Woodstock and Elvis: will it ever be the same?
We spend our lives looking to the past.
When Sam Cooke tells us he’s in a sad mood, we have to believe.
A few anniversaries this week. Woodstock and Elvis.
Peace and love. Not a bad thing.
1969. August. Pretty hot up there in New York.
I heard about it on an AM radio in Tennessee, riding in a car with my parents.
About half a million hippies. Nice bands.
Crosby, Stills, Nash and Young. Country Joe and the Fish.
Ritchie Havens doing George Harrison. The Who with “Tommy.”
Elvis was the ghost, but not dead yet. Blue Suede Shoes.
He was very familiar with our part of Texas, playing early shows at Woodrow Wilson High School in Port Arthur; and few years before he died he showed up at the Lake Charles Civic Center.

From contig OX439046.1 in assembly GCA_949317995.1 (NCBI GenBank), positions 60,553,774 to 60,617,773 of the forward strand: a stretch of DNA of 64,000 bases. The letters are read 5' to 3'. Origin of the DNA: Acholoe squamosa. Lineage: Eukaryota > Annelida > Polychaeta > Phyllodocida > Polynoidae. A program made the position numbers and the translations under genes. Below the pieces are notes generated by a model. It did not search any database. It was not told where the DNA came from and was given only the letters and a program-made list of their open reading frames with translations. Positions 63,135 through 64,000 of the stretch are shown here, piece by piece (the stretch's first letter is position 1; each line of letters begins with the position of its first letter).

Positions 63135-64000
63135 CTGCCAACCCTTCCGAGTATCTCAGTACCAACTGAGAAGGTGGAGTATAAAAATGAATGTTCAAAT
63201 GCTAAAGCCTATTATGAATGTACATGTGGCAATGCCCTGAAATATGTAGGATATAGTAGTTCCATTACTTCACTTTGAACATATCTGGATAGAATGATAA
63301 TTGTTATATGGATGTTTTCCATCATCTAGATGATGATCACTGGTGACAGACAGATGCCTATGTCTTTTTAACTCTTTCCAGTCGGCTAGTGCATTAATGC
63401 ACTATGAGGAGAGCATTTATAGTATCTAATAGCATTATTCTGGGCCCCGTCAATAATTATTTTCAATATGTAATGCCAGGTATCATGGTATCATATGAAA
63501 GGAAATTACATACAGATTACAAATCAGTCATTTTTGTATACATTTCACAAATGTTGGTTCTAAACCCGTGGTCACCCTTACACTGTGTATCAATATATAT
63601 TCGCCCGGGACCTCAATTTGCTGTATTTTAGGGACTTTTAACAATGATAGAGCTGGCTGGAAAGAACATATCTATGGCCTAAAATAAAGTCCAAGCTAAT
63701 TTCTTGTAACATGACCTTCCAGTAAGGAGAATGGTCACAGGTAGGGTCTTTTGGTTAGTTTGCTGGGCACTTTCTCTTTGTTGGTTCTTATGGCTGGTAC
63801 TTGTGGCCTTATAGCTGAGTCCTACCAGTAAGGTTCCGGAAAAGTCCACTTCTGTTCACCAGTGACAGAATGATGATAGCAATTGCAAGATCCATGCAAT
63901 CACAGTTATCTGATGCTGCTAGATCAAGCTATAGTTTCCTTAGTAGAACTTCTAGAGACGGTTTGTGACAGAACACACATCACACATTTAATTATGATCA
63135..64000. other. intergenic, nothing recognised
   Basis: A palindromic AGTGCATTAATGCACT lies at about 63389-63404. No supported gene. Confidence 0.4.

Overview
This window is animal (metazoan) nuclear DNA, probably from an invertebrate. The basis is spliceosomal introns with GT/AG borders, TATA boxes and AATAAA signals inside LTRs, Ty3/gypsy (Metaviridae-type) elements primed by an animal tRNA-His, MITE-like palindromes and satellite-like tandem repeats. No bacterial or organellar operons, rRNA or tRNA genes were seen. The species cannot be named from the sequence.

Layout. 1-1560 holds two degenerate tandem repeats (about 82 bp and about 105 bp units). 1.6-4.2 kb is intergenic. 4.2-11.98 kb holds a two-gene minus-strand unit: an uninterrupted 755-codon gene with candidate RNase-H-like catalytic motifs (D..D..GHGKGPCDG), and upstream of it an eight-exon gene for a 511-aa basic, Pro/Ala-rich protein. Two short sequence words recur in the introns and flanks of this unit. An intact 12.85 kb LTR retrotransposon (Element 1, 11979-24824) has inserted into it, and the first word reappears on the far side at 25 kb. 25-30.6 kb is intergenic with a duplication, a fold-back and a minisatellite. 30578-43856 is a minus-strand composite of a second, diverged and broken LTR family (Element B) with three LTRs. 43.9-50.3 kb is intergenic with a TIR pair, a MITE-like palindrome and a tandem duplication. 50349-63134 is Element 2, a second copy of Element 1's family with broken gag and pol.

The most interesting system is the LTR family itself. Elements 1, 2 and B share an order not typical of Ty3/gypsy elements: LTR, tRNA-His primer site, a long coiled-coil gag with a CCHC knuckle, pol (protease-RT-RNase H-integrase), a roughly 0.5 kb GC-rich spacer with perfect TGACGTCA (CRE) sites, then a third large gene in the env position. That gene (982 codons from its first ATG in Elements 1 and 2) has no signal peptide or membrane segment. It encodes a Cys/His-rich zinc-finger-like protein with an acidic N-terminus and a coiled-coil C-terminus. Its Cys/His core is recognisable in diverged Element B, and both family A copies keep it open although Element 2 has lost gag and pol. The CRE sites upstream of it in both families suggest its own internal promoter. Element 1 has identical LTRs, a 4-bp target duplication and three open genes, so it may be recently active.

Joni Mitchell wrote a postscript for Woodstock. It was a song called “Woodstock.”
Probably the only event in history where a man named Wavy Gravy kept telling a bunch of people to get off the towers.
Woodstock was the best and last of the peace and love movement. While there were deaths there (and some births), none were attributed to violence.
After that, the peace dreams all went downhill. Stabbings and violence and Hell’s Angels.
A concert at the Altamont Raceway in California was a dark day, with a man stabbed as Mick Jagger sang “Sympathy for the Devil.”
A year later, Jimi Hendrix, who had so thrilled the Woodstock crowd with his version of “The Star Spangled Banner,” overdosed on drugs in England. After that, young people realized their dream was dying and would never be the same.